As almost half of workers on zero hours contracts and over half in agency work are Black or Minority Ethnic workers, the TUC points out that this would also help deliver race equality at work.

In 2019, the government promised that it would bring forward a new employment bill to improve people’s rights at work. But there has been no sign of the legislation since it was first announced in the post-election 2019 Queen’s Speech.

The TUC says that the Queen’s Speech on 11th May 2021 must contain an employment bill, saying it is a “moment of truth” for the government’s commitment to improving workers’ rights.

TUC General Secretary Frances O’Grady said:  

“No matter your race or background, everyone deserves fair pay and to be treated with dignity and respect.

“But during the pandemic, we've seen higher infections and death rates in insecure jobs.

“Too many workers are trapped on zero hours contracts or in other sorts of insecure work, and are hit by a triple whammy of endemic low pay, few workplace rights and low or no sick pay.

“Lots of them are the key workers we all applauded – like social care workers, delivery drivers and coronavirus testing staff. This must be a turning point.

“Ministers must urgently raise statutory sick pay to the level of the real Living Wage, and make sure everyone can get it – including those on zero hours contracts and other forms of insecure work.

“If people can’t observe self-isolation when they need to, the virus could rebound. No-one should have to choose between doing the right thing and putting food on the table.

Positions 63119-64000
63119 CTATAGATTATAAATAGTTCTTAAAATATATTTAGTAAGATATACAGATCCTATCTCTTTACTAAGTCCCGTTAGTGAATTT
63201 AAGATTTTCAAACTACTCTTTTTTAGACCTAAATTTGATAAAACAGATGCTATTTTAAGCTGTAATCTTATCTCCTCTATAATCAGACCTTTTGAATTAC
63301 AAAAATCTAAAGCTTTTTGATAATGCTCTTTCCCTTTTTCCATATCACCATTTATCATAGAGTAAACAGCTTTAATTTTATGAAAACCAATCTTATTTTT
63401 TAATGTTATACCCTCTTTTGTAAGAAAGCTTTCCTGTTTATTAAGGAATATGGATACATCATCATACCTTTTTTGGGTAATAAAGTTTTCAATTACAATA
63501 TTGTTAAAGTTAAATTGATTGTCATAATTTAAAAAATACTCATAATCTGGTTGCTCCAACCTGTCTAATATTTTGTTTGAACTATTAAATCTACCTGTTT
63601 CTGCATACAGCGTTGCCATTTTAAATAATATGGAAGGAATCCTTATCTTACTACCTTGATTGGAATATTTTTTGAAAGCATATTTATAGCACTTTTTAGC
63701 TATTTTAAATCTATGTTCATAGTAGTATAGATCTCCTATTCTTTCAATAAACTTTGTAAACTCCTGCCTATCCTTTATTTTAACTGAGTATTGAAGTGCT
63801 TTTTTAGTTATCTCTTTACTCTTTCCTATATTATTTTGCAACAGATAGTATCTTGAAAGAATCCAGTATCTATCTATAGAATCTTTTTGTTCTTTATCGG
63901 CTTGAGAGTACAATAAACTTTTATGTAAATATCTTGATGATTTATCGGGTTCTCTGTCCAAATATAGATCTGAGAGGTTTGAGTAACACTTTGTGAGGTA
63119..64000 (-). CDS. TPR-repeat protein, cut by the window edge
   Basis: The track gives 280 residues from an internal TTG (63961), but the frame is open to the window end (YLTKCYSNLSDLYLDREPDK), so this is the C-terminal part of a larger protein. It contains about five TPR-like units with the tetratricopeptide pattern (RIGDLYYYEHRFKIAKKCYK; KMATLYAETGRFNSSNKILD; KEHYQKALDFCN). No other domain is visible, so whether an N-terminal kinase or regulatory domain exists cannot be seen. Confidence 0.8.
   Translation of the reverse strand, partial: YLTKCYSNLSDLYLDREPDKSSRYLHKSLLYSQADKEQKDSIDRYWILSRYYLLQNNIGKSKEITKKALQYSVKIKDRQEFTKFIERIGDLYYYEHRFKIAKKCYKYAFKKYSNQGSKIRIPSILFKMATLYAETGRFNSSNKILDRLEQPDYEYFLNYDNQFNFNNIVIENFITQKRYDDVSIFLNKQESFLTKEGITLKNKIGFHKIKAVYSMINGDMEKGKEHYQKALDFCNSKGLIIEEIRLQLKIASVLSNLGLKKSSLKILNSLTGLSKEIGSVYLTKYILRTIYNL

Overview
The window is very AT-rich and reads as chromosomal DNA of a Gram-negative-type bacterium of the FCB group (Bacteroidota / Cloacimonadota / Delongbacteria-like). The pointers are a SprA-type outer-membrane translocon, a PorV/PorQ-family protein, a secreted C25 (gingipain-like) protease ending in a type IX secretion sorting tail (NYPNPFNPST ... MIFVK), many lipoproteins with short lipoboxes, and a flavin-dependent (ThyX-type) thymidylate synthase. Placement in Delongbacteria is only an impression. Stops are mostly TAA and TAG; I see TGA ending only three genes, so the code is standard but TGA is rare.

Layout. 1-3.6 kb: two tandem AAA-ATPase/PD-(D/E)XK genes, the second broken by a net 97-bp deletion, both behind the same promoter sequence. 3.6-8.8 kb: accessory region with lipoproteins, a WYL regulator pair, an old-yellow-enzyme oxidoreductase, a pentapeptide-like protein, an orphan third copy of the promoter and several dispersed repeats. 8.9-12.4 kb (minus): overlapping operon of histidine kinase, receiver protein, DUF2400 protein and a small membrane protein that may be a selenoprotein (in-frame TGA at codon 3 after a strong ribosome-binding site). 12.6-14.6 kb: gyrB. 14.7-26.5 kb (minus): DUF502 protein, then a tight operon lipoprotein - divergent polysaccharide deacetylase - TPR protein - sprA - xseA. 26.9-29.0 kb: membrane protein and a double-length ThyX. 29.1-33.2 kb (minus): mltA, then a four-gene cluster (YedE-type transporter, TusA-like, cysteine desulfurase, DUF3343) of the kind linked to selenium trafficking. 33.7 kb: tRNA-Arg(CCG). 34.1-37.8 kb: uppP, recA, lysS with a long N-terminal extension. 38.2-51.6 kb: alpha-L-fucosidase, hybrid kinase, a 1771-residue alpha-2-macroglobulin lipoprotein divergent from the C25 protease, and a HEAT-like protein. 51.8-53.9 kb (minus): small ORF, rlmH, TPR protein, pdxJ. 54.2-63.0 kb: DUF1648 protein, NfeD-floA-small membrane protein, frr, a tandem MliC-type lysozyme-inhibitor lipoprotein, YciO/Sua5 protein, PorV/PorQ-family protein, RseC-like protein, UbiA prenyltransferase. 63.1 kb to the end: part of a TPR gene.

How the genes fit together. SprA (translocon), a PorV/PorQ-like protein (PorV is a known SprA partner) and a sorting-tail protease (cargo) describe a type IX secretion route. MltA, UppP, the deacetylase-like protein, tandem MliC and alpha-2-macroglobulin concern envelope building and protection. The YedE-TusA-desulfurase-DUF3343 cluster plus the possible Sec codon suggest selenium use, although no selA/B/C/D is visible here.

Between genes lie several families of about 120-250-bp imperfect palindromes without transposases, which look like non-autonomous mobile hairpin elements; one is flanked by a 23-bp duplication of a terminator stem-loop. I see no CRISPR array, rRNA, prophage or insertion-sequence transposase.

“And ministers must tackle the scourge of insecure work by finally bringing forward their promised Employment Bill. It’s time to ban zero-hours contracts, false self-employment and to end exploitation at work.”


Editors note

-The TUC report Covid-19 and Insecure Work can be requested from the TUC media team (

- Occupation mortality rates are taken from ONS data on Covid-19 related deaths by occupation in England and Wales between 9 March and 28 December 2020: Mortality rates are split by gender, age-adjusted and for those aged 20-64. The groupings of occupations by insecurity are based on TUC analysis of the percentage of workers in insecure work by occupation, which can be found in our latest insecure work report:





% of workers in insecure work

Deaths involving Covid-19 (aged 20-64)

Age-adjusted covid mortality rate (deaths per 100,000 people)

Deaths involving Covid-19 (aged 20-64)

Age-adjusted covid mortality rate (deaths per 100,000 people)

Higher insecurity occupations






Skilled trades occupations






Caring, leisure and other service occupations






Process, plant and machine operatives






Elementary occupations






Lower insecurity occupations






Managers, directors and senior officials






Professional occupations






Associate professional and technical occupations






Admin and secretarial occupations






Sales and customer service occupations






- The BritainThinks online survey was conducted between 19-29 November 2020 with a sample of 2,231 workers in England and Wales – nationally representative according to ONS Labour Force Survey Data. For more information about BritainThinks please visit: 

-BME workers far more likely to be trapped in insecure work, TUC analysis reveals. TUC 2019
- The Trades Union Congress (TUC) exists to make the working world a better place for everyone. We bring together the 5.5 million working people who make up our 48 member unions. We support unions to grow and thrive, and we stand up for everyone who works for a living. 


Priya Rane


TUC press office   
020 7467 1248